When David Cameron was here last week to call on Scots to reject independence from theUnited Kingdom, he did it by promising more powers for the devolved Scottish parliament. Scots could have the “best of both worlds,” the prime minister argued. 

What kind of relationship would Scotland have with the rest of the UK if independence were to happen? UK Chancellor George Osborne says Scotland and the rest of the UK would become foreign countries. However, Scotland's First Minister Alex Salmond says that to Scots England, Wales and Northern Ireland would never be foreign.

With support growing for independence just months before Scots decide whether to break up with Britain, outsiders are weighing in with impassioned calls to keep the three-century-old union together.

Almost half of Scotland's small business owners believe independence would harm their company, a survey has found. Research revealed that 48 per cent believed a Yes vote would be bad for business, compared to 37 per cent who said it would have a positive impact.

In remarks he gave in Washington, DC, on March 4, US President Barack Obama said something quite revealing about the role of international law in the Crimea crisis: "There is a strong belief that Russia's action is violating international law. I know President Putin seems to have a different set of lawyers making a different set of interpretations, but I don't think that's fooling anybody."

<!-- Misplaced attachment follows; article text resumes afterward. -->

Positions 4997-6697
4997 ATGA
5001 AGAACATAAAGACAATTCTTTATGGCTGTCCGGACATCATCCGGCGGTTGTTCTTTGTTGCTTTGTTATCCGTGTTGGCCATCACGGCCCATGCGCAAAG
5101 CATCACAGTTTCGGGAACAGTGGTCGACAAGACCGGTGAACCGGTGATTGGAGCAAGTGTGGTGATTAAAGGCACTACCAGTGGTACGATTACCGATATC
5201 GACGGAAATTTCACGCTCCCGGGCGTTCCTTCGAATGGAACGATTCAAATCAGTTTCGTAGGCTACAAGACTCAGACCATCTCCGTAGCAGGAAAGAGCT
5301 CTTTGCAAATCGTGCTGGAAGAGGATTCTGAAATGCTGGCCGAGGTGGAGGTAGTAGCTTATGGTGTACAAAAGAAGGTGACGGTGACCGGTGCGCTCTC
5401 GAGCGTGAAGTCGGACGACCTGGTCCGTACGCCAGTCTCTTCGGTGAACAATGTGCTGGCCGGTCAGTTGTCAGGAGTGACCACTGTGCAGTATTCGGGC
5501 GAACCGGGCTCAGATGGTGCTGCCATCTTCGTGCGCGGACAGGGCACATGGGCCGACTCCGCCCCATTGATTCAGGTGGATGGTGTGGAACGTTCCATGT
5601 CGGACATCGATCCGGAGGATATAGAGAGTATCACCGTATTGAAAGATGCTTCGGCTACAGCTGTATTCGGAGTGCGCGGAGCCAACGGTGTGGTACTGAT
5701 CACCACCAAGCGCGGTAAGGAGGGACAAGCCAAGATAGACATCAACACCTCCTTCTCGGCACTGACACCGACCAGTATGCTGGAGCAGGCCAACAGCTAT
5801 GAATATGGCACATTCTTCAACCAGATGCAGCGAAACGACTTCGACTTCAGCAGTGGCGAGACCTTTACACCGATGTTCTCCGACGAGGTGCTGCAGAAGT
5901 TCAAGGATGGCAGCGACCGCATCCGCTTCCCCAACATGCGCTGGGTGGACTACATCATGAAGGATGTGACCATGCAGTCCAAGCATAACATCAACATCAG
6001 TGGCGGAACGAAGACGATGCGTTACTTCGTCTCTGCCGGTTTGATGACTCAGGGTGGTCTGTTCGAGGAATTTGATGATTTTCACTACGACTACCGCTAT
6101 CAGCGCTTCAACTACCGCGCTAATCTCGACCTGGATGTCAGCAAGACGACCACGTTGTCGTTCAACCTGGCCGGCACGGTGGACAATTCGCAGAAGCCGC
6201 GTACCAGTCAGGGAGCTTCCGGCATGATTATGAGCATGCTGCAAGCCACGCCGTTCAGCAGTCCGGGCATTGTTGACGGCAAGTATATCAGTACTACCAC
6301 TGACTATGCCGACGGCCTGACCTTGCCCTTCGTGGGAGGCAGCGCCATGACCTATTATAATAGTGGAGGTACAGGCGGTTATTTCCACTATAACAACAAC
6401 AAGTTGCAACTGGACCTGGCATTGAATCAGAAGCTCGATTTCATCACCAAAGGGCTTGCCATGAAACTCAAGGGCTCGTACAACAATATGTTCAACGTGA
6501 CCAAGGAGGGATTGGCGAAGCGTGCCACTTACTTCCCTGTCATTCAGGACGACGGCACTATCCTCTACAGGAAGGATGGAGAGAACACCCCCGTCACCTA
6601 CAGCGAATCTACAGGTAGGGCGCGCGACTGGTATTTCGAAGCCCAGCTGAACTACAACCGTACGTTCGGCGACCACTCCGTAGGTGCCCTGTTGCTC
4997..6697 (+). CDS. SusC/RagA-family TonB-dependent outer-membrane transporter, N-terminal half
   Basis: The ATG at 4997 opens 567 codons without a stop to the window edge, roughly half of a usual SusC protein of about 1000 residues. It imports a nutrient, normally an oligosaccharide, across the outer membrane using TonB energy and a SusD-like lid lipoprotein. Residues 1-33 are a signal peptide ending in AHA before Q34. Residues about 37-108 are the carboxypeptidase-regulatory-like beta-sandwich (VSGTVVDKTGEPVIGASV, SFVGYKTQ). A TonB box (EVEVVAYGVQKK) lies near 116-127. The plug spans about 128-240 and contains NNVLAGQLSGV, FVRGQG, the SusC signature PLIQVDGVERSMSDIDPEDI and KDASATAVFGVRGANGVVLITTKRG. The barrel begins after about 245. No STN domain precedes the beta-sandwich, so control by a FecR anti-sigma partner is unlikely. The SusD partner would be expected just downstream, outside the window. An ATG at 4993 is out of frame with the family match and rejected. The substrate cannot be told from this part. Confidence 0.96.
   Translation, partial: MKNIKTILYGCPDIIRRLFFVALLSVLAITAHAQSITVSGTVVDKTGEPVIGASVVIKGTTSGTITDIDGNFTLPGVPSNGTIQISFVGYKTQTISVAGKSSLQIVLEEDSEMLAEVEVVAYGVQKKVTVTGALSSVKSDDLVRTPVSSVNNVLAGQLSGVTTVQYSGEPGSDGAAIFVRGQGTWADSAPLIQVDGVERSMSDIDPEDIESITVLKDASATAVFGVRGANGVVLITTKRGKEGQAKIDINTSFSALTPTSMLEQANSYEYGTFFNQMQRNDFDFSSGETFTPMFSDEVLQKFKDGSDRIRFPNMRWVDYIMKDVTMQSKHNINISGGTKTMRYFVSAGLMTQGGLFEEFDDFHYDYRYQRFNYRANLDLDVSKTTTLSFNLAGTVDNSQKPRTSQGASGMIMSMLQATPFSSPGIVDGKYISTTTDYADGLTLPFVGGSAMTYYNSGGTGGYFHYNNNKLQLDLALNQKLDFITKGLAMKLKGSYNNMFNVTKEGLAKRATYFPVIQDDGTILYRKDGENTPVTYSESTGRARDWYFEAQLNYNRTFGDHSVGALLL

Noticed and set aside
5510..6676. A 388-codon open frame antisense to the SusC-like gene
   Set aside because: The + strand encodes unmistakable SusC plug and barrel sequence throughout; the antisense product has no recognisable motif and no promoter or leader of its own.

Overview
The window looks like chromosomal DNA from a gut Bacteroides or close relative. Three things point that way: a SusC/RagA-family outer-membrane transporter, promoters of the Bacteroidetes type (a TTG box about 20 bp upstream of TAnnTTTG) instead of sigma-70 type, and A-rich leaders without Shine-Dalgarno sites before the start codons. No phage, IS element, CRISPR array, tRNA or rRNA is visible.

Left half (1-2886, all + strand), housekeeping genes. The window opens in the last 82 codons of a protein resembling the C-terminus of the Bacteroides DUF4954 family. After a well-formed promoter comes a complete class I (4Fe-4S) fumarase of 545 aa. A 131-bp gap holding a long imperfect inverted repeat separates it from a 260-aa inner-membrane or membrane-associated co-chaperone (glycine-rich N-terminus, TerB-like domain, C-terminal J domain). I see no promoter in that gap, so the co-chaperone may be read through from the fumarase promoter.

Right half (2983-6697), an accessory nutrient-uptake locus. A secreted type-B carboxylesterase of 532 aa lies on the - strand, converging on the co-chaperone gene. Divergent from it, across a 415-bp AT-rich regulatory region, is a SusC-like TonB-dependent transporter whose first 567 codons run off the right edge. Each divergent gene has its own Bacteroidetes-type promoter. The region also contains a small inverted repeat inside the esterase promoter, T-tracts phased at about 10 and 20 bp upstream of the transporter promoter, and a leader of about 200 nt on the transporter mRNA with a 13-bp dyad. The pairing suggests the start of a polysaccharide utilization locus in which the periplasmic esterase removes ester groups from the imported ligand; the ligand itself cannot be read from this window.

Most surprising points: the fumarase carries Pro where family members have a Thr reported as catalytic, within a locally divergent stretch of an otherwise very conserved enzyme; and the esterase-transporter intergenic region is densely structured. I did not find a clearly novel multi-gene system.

Wales doesn’t get more Welsh than this northern market town. Business and conversations between friends here are conducted not in English but in Welsh, the language spoken by some 80 percent of the local population. For the past 40 years, the town has been a stronghold of Plaid Cymru, the nationalist party whose stated goal is eventual independence.

A year from today, a computer in a office cubicle somewhere will have just finished tallying the votes for and against Scottish independence. One possibility is that England's northern neighbor will remain a part of the UK, keeping the Queen, the pound, and its key to the NATO clubhouse. Another is that it will wave goodbye to its companion and ruler of 300 years and leap off into independence—possibly with the same Queen, the same pound, and the same set of keys to the NATO clubhouse.

September 19, 2013

This time next year, the question of Scottish independence will be decided. New research published by the National Institute of Economic and Social Research, presented in Edinburgh this week (and not yet online), talks about Scottish currency. Not terribly glamorous, but rather important. And there is bad news for Alex Salmond, leader of the Scottish National Party (SNP).